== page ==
# Residual Dividend Question

Capital Spending = 15MM Debt/equity = 35/65 NI = 25MM A. 36% B. 40% C. 60% D. 72%

D… Earnings - (Capex*Equity Ratio) 25-(15*47%) = 71.8%, round to 72%

I don’t exactly know what they are asking but . . . C 15 * .65 = 9.75 or roughly 10 25 - 10 = 15 = residual 15/25 = .6 = 60%

Debt neded to fuel the capital spending = 15*(0.35) = 5.25 Equity neded to fuel the capital spending = 15*(0.65) = 9.75 Residual Amt for Distribution = 25 - 9.75 = 15.25 DPR = 15.25/25 = 0.61 = C??

=(25.000.000,00-0,65*15.000.000,00)/25.000.000,00 61% of the NI will be paid as dividend answer C

darkhelmet, if the question ask to solve 35 divided by 65 your answer (D) is the right one.

This one fecked me up. Is number 21 in reading 33. Goes against the identical Schweser question. Answer: B. \$40% Earnings= 25MM - 15MM in capital spending = 10MM available for dividents. 10.25 = 40% Wh-wh-what as Mrs. Brothloski would say.

I just read this section an hour ago and I’m not sure what the question is asking but I remember clearly somewhere stating that residual income is net income less capital expenditures. Update: I leafed through the 80 pages I read tonight and couldn’t find it.

what is the question asking for? the div payout ratio or the retention rate?

if they pay for all of the capex from income, that would throw their target d/e ratio off, wouldn’t it? unless they stated somewhere in the question they paid for it all out of equity, i don’t see how that answer can be correct. ofcourse, i could be wrong about all of this.

I remember that question… wel sort of. The solution is in the question. They say something about it all been financed out equity. Question was a bit vague though, but thats what they were going for. So 10/25 = 40%

thepinkman Wrote: ------------------------------------------------------- > This one fecked me up. Is number 21 in reading > 33. Goes against the identical Schweser > question. > > Answer: B. \$40% > > Earnings= 25MM - 15MM in capital spending = 10MM > available for dividents. 10.25 = 40% > > Wh-wh-what as Mrs. Brothloski would say. So is B the official answer then??? If so, we all messed up 2 points and after going back over my calc again and reviewing the material, I agree with C being the answer so where the hell is the mistake in the logic that 65% of the capital budget is going to be financed with equity??

It’s C as stated above. Kerry is saying that he thinks there’s an assumption in the book’s version that wasn’t included here saying it was all funded out of equity, in which case it would be 0.4. But as stated above it’s 0.6. Took me forever to figure out what the hell I was supposed to do with that group of numbers.

The whole point is to maintain an optimal WACC. No way a company would pay for all its capital expenditures out of equity when it can finance it in combination with lower costing debt.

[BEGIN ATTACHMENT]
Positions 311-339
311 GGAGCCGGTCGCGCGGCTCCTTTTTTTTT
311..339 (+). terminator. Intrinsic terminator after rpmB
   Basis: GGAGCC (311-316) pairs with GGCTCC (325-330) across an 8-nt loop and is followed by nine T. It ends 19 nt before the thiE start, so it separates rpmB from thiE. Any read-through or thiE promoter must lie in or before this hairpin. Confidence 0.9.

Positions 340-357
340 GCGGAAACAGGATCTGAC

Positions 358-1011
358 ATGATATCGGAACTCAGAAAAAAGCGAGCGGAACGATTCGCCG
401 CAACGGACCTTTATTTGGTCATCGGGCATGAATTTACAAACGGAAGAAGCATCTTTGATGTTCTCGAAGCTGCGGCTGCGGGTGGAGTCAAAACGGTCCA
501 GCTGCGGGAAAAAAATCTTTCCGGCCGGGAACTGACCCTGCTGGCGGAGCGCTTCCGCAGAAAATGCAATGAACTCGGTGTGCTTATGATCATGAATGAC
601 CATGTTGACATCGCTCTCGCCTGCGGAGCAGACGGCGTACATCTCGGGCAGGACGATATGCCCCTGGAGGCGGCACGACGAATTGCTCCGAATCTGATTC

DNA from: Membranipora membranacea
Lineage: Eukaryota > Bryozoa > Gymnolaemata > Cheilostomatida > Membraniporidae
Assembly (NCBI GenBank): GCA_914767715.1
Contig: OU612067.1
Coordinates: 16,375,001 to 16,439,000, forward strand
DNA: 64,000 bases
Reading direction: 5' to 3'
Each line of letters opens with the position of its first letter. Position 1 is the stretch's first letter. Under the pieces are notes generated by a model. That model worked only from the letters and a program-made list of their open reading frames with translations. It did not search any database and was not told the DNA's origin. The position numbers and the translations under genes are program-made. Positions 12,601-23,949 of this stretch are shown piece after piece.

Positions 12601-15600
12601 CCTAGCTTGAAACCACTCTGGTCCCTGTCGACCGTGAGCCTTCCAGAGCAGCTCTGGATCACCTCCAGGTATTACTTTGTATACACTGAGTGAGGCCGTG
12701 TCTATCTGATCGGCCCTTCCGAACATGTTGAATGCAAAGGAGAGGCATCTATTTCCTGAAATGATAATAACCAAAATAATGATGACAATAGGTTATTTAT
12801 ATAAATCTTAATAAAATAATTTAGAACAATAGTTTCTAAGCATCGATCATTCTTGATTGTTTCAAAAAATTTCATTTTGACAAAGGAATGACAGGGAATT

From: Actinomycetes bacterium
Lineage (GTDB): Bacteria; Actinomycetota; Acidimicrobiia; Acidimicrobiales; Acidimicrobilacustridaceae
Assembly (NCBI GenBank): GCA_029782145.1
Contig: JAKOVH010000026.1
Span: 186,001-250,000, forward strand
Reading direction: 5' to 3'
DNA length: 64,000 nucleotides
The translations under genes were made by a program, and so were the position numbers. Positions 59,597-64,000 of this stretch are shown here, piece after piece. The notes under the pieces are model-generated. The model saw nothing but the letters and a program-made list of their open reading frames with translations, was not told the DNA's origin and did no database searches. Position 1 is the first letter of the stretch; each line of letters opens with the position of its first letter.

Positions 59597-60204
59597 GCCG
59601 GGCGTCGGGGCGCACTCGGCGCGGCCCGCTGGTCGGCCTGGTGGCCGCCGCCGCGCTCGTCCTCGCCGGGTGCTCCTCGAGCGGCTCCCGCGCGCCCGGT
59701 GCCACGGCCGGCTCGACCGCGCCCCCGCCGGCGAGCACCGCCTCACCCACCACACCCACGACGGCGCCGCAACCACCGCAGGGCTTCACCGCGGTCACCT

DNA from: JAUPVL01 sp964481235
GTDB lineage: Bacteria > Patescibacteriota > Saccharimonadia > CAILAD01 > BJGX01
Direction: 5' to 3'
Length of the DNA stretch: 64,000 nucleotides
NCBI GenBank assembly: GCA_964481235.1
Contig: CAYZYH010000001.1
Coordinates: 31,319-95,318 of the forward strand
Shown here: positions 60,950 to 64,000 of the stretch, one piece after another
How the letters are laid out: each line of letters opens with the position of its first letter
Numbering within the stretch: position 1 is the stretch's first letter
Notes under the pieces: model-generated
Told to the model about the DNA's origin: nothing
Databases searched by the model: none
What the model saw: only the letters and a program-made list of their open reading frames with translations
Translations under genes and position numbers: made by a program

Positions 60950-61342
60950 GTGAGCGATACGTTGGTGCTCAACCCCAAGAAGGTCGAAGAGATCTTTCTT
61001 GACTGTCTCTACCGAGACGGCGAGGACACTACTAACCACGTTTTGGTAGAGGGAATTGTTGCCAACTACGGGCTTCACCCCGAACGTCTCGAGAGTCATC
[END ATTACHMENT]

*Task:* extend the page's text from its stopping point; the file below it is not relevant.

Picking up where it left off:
Yea, I am going to go with C as the right answer. I thought the whole point of a residual dividend policy is to see what is left after you account for the amount financed by equity.

Listen gz2nyc, in reality there could be many reasons to fund completely out of equity, such as if the capital structure has become over-leveraged driving up the WACC to a non-optimal level (question never says the current level is optimal for the industry), current interest rates are excessively high, existing debt covenants that block further debt financing, specific tax / legal issues, etc. BUT, all of that is irrelevant as all that matters is what is or isn’t said / implied in the question. Which as I pointed out before, given what is supplied above, the answer is C. If the book where it was pulled from said it would be funded completley out of equity for some reason, then in that instance it would obviously be what Kerry said. I think that’s a pretty agreeable stance.

I didn’t check the errata but this comes from the required reading.

If you had posted the full question this wouldn’t have been an issue. The full question: “Assume that Wilson Paper funds its capital spending out of its estimated full year earnings.” Using the residual divident approach, determine Wilson’s implied dividend payout ratio. A 36% B 40% C 60% D 72% Stop at the end of the first sentence in the question and you have your answer. The answer is B…(25 earnings - 15 cap spending = 10 available to be paid…10/25 would give you 40% payout). The “target debt/equity” is given with the other info, but it is not needed in the question. In fact, after a quick scan of the other question it doesn’t appear you need the info in any of the questions associated with the vignette…CFA loves to add extra info that is unnecessary.

My man Sponge Bob comes through HUGE! Thataboy!

Don’t make me biatch slap you, zim!